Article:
How to migrate to Energy Efficient Ethernet

Energy Efficient Ethernet is designed to slash power usage by powering down Ethernet links when idle but enable them to spring back to life when called upon

The IEEE's 802.3az standard for Energy Efficient Ethernet is expected to be finalized by next year, but it's not too soon to think about how your IT organization can migrate to EEE.

Energy Efficient Ethernet is designed to slash power usage by powering down Ethernet links when idle but enable them to spring back to life when called upon. The University of New Hampshire InterOperability Lab (one of 10 really cool university networking labs we highlighted a while back) has begun testing products based on the draft standard, so I asked UNH-IOL Senior Engineer Jeff Lapak for his advice on what IT organizations can do to get ready to exploit this technology.

What steps should IT organizations take now to be ready for Energy Efficient Ethernet?

One of the best things an IT organization can do to prepare is to get a good overview of the technology and understand how it will tie in other energy-conscious standards, such as the Energy Star programs. Companies can save considerable cost if they plan ahead and prepare rollout plans for device replacement and upgrades so that they can incrementally introduce devices that support the technology.

If companies are beyond evaluating the standard and have products ready, they should use the UNH-IOL's EEE standard testing service to ensure the interoperability of devices prior to the final stage of the standards process. That way, their products will be ready to take advantage of the growing interest in energy efficiency in all parts of the network.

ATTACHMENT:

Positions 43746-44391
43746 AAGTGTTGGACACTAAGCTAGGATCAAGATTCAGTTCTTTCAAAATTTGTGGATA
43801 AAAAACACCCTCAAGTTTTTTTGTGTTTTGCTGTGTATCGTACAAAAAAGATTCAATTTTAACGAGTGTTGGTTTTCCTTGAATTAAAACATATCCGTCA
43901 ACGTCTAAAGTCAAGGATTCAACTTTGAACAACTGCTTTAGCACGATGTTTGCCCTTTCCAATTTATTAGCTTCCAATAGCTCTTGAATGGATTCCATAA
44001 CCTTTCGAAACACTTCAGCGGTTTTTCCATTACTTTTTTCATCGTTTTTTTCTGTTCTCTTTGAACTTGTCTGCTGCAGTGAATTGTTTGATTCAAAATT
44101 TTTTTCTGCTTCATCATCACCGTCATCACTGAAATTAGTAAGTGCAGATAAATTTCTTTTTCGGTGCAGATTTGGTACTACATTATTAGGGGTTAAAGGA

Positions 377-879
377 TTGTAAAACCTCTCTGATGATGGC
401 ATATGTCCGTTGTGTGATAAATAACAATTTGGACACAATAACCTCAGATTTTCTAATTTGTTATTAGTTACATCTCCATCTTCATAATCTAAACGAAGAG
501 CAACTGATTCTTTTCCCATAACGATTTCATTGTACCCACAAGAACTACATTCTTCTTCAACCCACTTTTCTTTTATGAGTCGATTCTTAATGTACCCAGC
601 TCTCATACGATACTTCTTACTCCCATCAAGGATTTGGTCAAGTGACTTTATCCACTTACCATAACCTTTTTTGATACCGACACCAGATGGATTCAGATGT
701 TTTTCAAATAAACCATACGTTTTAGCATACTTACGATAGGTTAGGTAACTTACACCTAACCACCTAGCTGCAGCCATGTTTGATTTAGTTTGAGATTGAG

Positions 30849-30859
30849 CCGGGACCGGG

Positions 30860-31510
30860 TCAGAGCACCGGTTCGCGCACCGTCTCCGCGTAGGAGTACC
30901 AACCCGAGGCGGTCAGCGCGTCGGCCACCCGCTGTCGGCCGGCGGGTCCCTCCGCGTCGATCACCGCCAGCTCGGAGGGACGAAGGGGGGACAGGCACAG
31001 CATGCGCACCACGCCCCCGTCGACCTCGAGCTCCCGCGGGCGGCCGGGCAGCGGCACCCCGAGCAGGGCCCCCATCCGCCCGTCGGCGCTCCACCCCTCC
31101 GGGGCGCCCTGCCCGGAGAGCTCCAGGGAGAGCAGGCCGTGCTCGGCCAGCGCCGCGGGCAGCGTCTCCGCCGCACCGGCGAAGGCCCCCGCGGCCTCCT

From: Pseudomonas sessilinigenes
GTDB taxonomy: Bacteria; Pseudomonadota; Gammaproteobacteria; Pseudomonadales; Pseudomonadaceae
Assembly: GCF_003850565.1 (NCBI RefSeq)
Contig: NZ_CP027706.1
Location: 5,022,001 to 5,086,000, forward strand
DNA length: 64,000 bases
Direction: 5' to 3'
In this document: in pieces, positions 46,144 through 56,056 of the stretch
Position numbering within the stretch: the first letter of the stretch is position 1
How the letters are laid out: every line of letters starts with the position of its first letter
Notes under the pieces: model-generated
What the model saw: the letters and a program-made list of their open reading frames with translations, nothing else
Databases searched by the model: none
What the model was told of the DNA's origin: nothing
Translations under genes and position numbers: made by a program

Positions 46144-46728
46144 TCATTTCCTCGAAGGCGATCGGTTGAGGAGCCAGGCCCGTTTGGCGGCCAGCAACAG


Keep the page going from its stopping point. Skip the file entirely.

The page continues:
What sort of products will 802.3az apply to?

The 802.3az standard covers 100Base-TX, 1000Base-T, 10GBase-T, 1000Base-KX, 10GBase-KX4, 10GBase-KR, and also supports XGMII extension using the XGXS for 10Gbps PHYs. What this means is that it will cover virtually all of the standard products in the office and home environments, such as laptop and desktop computers, servers, switches, routers, and home access devices.

Will supporting it require forklift upgrades or will it more generally involve swapping out cards or software on existing gear? (In other words, will there be a big up front cost?)

The 802.3az standard only covers the physical layer of the OSI stack and therefore will only involve swapping out adapter cards and switching hardware at first. However, as future standards begin to reference this standard, more complex software and hardware options may become available.

What sort of power savings might an organization actually expect from adopting Energy Efficient Ethernet?

Energy savings will depend on network usage. However, when in the low power state PHYs will save somewhere in the neighborhood of 80% of the energy they would use in a fully powered state.

The real power savings that are made possible through 802.3az will be when higher layer standardization efforts begin to leverage that these PHYs have entered a low power mode and begin to turn off additional system level parts. There are already efforts in standards like Energy Star to include EEE as part of the overall system of power saving capabilities.

Is there any connection between Energy Efficient Ethernet and Power over Ethernet?

While from a technical standpoint there is no connection, they are both Ethernet technologies aimed at reducing overall power usage. Where EEE is focused on saving power during periods of low utilization in a single system, Power over Ethernet is focused on actually providing power to small devices that have Ethernet connections in a distributed manner to reduce the number of AC/DC conversion points.

The UNH-IOL is the first independent lab that can test EEE devices. The lab has extensive and in-depth experience with all the Ethernet standards and just announced a new testing service for the recently ratified IEEE 802.3ba standard for high-speed Ethernet.

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Bob Brown

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